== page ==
I am puzzling over a phrase, just contemplating which alternative would sound best or be best, I guess.
Anyway, here it is. Just an example to see what you value when you assemble a sentence (no right answer, that is, or no wrong answer anyway!):
He lounged around, elegant and drunk.
He lounged around, drunk and elegant.
Not a great line, but what I am squinting at is those two adjectives-- which order would you put them?
You can swap them for other words, if you think it will help. For example, I think "drunk" might be too short a sound -- one syllable -- for the end of a sentence, so I might say, elegant and inebriated (if I were going to be obnoxious), or elegant and hungover, or....??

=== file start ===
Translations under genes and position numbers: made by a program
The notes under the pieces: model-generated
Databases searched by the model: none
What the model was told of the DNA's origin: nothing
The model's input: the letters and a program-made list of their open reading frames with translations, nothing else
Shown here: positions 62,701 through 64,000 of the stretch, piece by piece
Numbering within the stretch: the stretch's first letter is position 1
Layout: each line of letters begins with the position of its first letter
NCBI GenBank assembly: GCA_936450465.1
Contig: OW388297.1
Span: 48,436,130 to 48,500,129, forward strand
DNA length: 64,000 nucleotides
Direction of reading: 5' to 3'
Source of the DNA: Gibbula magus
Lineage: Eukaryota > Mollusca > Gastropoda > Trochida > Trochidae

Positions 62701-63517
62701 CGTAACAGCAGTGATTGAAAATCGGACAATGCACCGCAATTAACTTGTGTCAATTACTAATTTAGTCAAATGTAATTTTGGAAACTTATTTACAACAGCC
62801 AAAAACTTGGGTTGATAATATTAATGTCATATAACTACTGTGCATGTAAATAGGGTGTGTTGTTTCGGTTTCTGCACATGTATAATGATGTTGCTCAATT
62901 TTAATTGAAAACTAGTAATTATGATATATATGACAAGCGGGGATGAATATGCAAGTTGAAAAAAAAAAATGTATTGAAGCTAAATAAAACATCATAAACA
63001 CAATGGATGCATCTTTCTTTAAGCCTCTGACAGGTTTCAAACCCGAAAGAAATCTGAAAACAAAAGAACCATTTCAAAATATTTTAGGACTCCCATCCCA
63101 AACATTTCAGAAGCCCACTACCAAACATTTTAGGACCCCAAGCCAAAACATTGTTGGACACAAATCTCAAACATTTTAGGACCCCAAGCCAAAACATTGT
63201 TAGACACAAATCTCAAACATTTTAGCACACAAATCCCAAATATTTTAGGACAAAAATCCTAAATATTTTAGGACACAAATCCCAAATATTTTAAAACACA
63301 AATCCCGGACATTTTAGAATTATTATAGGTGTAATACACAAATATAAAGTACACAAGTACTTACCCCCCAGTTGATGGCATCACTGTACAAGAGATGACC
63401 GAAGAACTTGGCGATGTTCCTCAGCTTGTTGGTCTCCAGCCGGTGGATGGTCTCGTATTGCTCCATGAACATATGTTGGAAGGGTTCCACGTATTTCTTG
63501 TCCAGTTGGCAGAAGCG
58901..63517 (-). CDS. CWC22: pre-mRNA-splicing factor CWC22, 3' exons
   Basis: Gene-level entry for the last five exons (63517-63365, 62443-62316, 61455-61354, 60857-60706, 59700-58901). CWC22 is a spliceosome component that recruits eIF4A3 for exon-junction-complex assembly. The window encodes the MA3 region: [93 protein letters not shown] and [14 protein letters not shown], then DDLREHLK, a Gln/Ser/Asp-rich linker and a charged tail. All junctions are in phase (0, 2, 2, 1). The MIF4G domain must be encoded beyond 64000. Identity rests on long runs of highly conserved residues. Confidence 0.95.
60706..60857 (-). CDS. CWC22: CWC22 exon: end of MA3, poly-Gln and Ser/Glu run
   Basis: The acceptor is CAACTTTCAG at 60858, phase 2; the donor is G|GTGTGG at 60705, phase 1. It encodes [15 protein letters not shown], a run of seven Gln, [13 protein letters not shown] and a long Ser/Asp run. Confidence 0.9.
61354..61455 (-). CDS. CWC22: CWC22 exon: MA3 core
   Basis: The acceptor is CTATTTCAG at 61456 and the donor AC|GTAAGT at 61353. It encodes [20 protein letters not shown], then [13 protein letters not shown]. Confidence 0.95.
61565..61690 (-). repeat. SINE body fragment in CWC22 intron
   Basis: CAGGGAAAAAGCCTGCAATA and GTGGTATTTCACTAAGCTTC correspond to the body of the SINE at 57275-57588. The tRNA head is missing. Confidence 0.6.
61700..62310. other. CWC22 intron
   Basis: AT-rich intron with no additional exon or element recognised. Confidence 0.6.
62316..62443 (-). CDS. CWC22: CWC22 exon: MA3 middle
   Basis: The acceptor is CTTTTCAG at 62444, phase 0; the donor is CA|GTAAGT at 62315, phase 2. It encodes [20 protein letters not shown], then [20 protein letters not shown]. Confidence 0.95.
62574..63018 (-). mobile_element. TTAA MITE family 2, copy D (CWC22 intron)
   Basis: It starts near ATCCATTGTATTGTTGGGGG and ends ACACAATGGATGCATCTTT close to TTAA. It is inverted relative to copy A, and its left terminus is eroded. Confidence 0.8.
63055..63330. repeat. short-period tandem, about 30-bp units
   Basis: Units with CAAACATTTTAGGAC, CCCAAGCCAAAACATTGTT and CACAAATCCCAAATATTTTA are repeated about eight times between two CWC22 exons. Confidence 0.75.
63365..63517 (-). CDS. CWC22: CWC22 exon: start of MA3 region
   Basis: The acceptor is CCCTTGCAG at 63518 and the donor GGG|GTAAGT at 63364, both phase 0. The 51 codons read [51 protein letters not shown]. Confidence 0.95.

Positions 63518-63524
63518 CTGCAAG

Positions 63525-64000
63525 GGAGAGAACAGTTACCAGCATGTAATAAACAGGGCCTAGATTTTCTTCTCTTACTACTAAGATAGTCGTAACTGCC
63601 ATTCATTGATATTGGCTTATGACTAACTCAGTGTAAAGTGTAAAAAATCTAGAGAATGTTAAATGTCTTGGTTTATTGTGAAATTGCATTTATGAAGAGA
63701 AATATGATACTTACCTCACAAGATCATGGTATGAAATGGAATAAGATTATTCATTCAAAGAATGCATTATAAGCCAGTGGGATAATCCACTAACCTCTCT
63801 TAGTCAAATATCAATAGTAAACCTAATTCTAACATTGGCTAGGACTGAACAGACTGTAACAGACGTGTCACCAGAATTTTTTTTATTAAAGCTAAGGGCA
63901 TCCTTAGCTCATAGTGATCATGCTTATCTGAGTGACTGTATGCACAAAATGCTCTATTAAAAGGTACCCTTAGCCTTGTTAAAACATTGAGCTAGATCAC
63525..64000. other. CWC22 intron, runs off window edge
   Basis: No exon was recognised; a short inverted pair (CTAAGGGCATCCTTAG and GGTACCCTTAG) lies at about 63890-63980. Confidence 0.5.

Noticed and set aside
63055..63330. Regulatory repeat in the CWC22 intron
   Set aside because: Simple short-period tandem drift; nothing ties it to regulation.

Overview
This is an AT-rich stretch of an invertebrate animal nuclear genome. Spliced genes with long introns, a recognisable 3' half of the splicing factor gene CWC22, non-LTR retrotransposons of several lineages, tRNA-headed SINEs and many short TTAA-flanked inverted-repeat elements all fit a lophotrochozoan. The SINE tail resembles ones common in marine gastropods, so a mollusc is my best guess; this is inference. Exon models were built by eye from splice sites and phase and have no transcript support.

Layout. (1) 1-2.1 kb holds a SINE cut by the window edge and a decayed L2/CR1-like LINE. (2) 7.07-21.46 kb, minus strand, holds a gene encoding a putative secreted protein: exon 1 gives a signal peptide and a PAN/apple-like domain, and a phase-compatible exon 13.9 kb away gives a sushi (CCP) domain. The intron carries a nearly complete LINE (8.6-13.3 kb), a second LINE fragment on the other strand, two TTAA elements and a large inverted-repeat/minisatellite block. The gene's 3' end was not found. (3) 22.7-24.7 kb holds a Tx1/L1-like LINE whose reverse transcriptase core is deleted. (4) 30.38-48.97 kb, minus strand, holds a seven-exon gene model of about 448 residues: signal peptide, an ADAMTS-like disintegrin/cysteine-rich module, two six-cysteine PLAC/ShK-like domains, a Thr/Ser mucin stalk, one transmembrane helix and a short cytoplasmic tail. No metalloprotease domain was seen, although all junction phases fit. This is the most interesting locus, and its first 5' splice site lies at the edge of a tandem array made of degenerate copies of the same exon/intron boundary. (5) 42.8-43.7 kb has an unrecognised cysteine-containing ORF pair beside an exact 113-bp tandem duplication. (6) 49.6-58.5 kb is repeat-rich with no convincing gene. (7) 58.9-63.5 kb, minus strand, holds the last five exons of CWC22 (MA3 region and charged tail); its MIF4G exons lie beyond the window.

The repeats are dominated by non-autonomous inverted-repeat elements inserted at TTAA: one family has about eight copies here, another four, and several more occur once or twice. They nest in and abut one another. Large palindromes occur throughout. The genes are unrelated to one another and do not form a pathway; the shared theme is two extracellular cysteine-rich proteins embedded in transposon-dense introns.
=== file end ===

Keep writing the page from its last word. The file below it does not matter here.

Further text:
So justify. For example, I tend to want "elegant" first because that's setting up the expectation of something aesthetic, which "drunk" or equivalent will then undercut, thus becoming a bit of punchline.
But I can see the powerful punchy Anglo-saxon "drunk" first, and the, well, elegant French word providing more of a visual.
It's okay if you say that I spend way too much time on triviality. :) But I find that often this sort of opposition/pairing is an aspect of voice.